The most peaceful places in Israel during Operation Protective Edge were the settlements in the West Bank. It is a paradox because these settlements are actually the source of the crisis. Apparently, only three actors are involved in the Gaza "play": Hamas, shooting rockets at Israel indiscriminately from Gaza and trying to sneak in through underground tunnels; Israel, responding with mighty air raids and a land invasion; and the Palestinian Authority, watching from the sidelines. On the surface, the settlements are not a factor, and Israel's combat with Hamas has nothing to do with the occupation of the West Bank. But this is just the superficial view.
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Without undermining Hamas' inhuman attitudes and its deliberate attacks on civilians, one cannot also ignore the fact that the current summer theater – the third in a row that started in 2009 and proceeded in 2012 – is just one element of a conflict where Israel's occupation of the West Bank and the establishment of settlements have a lot to be blamed for.
The 1993 Oslo Accords promised the Palestinians a state of their own within a five-year period. More than two decades have passed since then and there’s no sign of a Palestinian state on the horizon. The West Bank is dotted with more than 300 Jewish settlements that disrupt the geographical unity and contiguity of Palestinian townships. The number of Israeli settlers in the West Bank quadrupled from 100,000 in the early 1990s to 400,000 now. These settlements are frequently placed on hilltops in order to cut the connection between Palestinian towns and villages. The peace negotiations between Israel and the Palestinian Authority have reached a dead end and the unemployment rate in Gaza is close to an all-time-high.
Does this justify shooting missiles at civilians? Of course not. Can this explain why Palestinians resort to desperate steps? By all means – yes.
I talk from firsthand experience: I am an Israeli settler due to my place of work. I am a professor of mass media. I’m not bad at my job, but no matter how good a scientist you are in Israel – your best (and often only) chance to get an academic job is if you agree to work in the West Bank, in the recently upgraded Ariel University.
Scientifically superb it may be and state-of-the-art innovative courses it may offer, but despite its location in the heart of the Palestinian homeland, the university accepts only Israeli students and hires only Israeli faculty who flock there in large numbers. Over the last five years the number of students and faculty has nearly doubled. The reason is obvious: Where else can a student enroll without having to pass the dreadful psychometric exam (equivalent to the SAT)? Where else can academics find a steady job, when Ariel University has more openings per year than several other Israeli universities combined? A similar principle to attract Israelis to move to the West Bank is operated through taxation (someone earning the same income would be taxed approximately 10% less if they reside in a settlement defined as "high priority") and in real estate (a villa in Oranit – a settlement that straddles the Green Line – costs half of what one would have to pay for a similar house in Petah Tikva in Israel proper, less than 10km to the west).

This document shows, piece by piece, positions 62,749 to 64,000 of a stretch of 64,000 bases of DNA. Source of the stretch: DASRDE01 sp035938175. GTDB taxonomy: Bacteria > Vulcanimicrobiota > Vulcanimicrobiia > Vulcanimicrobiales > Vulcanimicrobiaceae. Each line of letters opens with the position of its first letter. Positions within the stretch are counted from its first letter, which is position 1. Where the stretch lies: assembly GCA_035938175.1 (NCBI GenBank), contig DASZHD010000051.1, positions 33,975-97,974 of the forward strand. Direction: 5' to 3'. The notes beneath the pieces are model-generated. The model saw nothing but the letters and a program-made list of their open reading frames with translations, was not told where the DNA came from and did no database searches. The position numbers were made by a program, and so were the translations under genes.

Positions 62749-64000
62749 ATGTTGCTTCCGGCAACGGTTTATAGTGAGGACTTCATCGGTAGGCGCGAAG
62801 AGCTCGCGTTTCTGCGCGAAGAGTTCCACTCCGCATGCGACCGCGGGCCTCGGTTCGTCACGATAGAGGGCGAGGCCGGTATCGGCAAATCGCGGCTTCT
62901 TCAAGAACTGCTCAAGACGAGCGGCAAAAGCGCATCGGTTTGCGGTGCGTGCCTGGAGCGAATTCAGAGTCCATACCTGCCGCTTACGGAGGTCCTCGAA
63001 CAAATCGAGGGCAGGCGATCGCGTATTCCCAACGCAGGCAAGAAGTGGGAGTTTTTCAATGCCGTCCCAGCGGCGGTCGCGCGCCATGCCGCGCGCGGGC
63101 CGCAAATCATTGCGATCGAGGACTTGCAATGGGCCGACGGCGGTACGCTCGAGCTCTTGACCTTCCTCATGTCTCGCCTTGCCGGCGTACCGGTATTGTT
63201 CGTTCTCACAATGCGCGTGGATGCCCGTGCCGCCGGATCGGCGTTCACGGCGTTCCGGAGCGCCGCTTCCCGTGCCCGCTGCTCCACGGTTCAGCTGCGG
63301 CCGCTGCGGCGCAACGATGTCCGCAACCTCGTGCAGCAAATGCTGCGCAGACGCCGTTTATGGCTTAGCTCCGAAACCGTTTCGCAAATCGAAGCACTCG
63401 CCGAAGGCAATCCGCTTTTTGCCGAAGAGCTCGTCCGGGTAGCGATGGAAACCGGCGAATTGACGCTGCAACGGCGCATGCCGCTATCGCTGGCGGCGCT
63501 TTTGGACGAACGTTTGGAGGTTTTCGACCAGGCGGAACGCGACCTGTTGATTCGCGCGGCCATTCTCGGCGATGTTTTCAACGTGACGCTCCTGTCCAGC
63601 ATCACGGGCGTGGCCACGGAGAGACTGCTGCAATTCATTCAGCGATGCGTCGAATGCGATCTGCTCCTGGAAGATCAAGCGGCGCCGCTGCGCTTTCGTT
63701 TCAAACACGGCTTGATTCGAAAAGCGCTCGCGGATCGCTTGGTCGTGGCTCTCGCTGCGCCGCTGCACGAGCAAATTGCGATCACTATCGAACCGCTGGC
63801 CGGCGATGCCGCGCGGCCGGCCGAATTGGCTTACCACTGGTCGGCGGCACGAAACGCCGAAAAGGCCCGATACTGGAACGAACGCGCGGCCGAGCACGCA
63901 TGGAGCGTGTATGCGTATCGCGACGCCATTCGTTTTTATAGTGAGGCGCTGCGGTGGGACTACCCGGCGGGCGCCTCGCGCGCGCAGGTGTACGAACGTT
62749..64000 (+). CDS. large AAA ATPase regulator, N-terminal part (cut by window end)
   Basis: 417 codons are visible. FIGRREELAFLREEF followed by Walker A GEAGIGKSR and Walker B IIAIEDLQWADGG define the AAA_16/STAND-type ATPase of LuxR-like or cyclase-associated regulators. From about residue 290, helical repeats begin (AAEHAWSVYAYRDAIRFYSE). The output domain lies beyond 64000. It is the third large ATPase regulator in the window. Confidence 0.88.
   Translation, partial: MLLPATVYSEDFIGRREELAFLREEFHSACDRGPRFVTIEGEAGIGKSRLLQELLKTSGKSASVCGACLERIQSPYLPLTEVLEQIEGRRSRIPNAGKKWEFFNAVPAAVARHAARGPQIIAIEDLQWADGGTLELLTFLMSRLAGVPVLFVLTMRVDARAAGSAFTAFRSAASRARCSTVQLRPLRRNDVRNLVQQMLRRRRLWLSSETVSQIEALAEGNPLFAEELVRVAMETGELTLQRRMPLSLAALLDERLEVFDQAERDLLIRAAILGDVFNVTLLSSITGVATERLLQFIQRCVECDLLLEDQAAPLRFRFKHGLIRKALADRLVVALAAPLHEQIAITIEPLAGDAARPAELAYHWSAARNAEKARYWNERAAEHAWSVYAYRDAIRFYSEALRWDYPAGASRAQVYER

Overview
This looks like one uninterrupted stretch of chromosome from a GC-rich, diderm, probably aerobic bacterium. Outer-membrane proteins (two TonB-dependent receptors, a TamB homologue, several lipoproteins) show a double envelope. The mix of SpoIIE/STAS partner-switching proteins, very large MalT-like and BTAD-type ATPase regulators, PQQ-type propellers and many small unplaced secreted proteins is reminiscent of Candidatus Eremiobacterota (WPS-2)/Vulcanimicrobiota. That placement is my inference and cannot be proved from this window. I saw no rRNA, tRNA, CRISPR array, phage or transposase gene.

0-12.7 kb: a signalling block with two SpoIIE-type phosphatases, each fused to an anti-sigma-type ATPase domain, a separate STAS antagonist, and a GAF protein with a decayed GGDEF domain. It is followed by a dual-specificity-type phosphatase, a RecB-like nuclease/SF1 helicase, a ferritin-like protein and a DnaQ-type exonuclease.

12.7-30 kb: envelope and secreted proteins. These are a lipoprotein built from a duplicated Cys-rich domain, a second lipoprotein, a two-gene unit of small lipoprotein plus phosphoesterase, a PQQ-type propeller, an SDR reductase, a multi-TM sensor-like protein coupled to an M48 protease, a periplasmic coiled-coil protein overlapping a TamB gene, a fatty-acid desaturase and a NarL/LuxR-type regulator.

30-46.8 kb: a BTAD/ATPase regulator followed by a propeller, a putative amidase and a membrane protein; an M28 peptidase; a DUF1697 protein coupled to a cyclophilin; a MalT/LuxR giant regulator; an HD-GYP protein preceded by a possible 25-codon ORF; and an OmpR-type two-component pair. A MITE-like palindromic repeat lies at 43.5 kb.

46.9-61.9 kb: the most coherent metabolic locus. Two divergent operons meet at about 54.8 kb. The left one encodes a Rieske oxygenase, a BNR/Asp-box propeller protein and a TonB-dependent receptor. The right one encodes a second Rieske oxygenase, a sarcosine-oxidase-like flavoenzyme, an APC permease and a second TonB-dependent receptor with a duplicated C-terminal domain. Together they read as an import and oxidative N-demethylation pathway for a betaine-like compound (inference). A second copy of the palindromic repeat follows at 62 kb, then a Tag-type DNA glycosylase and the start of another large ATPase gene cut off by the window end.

Thus, the territories provide the Israeli lower and middle classes with an economic colonialist temptation that is hard to resist. Yet, this good life comes at the cost of the bad life of many more Israelis who live inside the Green Line. They’re the ones who are paying, by having to seek shelter from Hamas rockets, and by their army service, risking their life in Gaza (and that is of course before I have mentioned the Palestinian "payment" in the form of life under the shower of Israeli bombs).
So what to do? Hamas is clearly not the ideal candidate for negotiations; its basic ideology refuses to countenance Israel's right to existence. The Palestinian Authority is in principle willing to reach a two-state deal and would probably be able to gradually enforce it on Hamas; but the settlements stand as an obstacle disrupting any deal, and are now presented by the Israeli government as an "irreversible condition": A now-unassailable demographic and logistical reality indicating that supposedly there is no way of dissolving the settlements and evacuating the settlers.
However, if France was able to dislocate one million settlers from Algeria back to mainland France in the early 1960s, if Germany – still destroyed by WWII – was able to find new homes for no fewer than six million Germans, and if Israel itself was able to absorb half-a-million newcomers in the early 1950s and a million immigrants from Russia in the early 1990s – would it be that impossible to shift just a couple of hundred thousand settlers a few kilometers to the west for the sake of peace?
Amir Hetsroni is a professor of communication at Ariel University- an Israeli university located in the West Bank. The article expresses his opinion and does not represent the view of the university.